The Best (Yet Subtle) Way To Insult A Chef

Fried Carrot Cake served onboard Singapore Airlines SQ285, Economy Seat at Starboard side. The carrot cake is fried with fresh shrimps and eggs.

Everybody wants to be a chef.

Here’s a typical example to illustrate this:

C buys some food, and then starts dumping pepper, Tabasco sauce, soy sauce and whatnot into it.

Apparently, these people didn’t think highly of what they bought, so they wanted to convert the original taste of the food with the overpowering, tongue-stinging chilli.

Fried Carrot Cake served onboard Singapore Airlines SQ285, Economy Seat at Starboard side. The carrot cake is fried with fresh shrimps and eggs.

This kind of contradicts the idea of dining out, especially when you’re talking about paying a premium at restaurants for better-tasting food (in addition to the fact that you don’t feel like preparing your own food).

If I were the chef, witnessing someone dump chilli and condiments onto my piece of work is like a slap in the face, in front of an attentive audience.

Think of this, if I had to put chilli in the food I am about to eat, why would I bother paying a premium for someone else to cook the food for me? Why don’t I just buy some low-quality food and just add the chilli?

Bowl of traditional Chinese noodles, known as Prawn Noodles, served with 3 deshelled prawns, fish cakes, pork slices, fish dumpling, vegetables atop a bed of yellow noodles soaked in rich umami stock.

There are exceptions, of course! Satay is prepared to be served with satay sauce (the creamy, sweet and tangy sauce with added crunch from the chopped peanuts). That being said, I always tasted my satay sans-sauce first, to see if the meat was fresh, not overcooked, well-caramelised and whether it had that right balance of burnt taste (aka wok-hey in Cantonese) and tenderness. Then I would add on the sauce to see if they complement each other.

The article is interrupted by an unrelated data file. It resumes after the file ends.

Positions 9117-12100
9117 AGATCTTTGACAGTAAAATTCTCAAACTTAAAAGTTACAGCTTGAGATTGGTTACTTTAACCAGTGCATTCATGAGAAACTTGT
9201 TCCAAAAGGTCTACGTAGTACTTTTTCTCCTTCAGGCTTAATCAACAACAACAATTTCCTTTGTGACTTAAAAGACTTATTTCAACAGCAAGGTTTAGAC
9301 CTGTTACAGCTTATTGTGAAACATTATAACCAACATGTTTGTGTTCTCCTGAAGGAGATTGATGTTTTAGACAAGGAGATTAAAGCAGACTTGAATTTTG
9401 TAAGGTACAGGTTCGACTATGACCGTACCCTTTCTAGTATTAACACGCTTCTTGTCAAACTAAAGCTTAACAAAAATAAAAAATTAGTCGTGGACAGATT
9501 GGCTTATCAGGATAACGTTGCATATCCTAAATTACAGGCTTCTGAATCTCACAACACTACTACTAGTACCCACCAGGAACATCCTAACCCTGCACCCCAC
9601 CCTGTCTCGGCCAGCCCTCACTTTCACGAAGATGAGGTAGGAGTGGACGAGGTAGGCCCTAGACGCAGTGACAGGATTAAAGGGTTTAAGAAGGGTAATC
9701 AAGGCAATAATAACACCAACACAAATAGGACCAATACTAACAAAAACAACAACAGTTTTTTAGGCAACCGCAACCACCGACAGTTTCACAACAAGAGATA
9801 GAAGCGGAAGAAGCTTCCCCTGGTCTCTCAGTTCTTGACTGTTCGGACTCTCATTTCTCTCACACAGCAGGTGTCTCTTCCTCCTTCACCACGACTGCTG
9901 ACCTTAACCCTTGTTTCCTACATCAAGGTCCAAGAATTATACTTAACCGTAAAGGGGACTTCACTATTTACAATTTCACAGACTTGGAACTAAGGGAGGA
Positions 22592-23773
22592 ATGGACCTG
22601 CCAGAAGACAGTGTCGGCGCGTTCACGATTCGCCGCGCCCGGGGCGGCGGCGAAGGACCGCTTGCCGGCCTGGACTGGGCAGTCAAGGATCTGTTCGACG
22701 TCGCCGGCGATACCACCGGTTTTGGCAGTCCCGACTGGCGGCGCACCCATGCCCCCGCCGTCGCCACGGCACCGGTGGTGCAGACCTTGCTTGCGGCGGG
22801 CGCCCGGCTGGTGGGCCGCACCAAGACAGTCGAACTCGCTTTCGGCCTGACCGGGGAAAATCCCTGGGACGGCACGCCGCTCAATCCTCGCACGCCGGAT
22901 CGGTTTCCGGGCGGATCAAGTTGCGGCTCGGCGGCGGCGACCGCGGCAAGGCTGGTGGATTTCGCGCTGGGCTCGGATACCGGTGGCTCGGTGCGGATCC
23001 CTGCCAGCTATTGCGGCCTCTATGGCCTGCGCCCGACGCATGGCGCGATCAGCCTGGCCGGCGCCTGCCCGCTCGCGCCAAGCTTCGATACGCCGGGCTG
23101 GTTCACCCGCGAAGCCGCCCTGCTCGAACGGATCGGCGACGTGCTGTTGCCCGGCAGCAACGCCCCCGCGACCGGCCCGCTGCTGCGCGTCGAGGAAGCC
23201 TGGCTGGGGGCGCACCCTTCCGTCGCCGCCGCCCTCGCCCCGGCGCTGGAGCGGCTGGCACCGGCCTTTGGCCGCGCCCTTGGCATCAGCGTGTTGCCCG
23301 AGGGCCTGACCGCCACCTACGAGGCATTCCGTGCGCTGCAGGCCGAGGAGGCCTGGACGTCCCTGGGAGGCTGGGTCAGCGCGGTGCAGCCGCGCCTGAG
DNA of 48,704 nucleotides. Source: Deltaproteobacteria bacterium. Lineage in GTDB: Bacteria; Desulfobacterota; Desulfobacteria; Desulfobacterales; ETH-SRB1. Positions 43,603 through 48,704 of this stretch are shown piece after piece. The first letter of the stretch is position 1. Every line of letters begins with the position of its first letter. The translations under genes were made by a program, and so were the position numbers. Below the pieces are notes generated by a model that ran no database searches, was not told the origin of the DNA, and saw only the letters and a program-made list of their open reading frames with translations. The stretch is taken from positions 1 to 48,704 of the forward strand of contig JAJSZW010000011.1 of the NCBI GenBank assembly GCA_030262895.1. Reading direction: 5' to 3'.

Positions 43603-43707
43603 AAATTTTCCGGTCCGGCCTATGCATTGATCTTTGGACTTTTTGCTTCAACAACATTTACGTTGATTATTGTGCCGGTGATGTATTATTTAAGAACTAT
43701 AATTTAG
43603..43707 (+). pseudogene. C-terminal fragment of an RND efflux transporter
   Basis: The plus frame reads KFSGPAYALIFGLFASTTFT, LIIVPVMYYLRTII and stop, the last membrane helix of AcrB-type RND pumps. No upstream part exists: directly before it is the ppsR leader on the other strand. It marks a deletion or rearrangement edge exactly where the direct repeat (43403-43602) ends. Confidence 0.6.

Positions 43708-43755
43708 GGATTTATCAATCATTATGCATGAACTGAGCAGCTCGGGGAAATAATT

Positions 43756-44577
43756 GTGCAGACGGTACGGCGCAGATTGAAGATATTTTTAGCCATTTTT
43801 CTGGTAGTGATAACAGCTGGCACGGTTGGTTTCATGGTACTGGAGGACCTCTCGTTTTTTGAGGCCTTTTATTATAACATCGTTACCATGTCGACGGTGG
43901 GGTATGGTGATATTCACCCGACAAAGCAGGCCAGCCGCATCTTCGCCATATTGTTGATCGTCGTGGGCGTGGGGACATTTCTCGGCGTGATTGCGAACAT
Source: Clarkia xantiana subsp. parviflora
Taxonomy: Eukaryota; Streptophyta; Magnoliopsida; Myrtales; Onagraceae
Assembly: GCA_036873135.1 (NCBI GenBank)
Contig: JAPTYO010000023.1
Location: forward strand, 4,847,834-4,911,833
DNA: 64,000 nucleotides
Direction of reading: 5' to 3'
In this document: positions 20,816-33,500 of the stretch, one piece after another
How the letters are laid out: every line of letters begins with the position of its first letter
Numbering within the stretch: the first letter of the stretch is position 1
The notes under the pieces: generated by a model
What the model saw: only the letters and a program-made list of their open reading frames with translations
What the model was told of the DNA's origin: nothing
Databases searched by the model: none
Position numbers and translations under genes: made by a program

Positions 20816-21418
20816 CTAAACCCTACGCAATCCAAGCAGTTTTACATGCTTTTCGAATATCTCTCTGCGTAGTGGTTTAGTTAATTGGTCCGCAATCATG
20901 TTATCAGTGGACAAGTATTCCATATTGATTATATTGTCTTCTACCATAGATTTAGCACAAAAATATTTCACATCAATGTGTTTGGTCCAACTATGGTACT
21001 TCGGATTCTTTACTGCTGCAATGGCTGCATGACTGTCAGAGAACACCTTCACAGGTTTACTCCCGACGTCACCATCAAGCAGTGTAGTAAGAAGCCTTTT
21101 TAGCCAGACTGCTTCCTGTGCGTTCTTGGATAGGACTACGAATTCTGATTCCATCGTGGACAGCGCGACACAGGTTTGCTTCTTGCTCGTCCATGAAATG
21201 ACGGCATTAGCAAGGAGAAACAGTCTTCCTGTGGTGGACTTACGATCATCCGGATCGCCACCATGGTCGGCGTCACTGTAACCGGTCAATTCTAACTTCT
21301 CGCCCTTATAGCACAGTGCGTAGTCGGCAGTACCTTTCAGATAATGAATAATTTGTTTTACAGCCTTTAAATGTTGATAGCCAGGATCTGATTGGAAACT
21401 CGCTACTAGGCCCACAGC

But most of the time, I will eat them separately, especially when they are both very good on their own!

Sticks of Chicken Satay. Seen in the background is a plate of Grilled Stingray in Sambal chilli.

I love my food, and I respect my chef. And yes, I will only add chilli to food that I thought were bad, so if you see me add chilli on the food you made, but I still told you it tasted nice, know that I was trying to be polite.

Last but not least, I enjoy the way food is prepared, Chinese, Korean, Italian, German, French style. No added condiments needed!

N.B: I wrote an entry on this topic about 4 years ago, but I used stronger language and was just venting my anger on someone who poured pepper onto my food without seeking my permission (he said the food would taste better with the pepper added, but I found nothing wrong with the food in the first place). That act, of course, was more about respecting personal space and not about disrespecting the art of food preparation, hence I removed it in this re-written version.

Indonesian Fried Rice, a.k.a Nasi Goreng, topped with Chicken Satay, Prawn crackers, sunny side up, spicy saland.

3 thoughts on “The Best (Yet Subtle) Way To Insult A Chef”

  1. You r abs correct..adding chilly ,pepper,salt ,tangy sauces means one does nt like the taste of the food or just wanna change the original taste n flavour of the food…

    1. I don’t know how to cook up a good meal, but I sure know how to respect the ones who cooked for me! 😛

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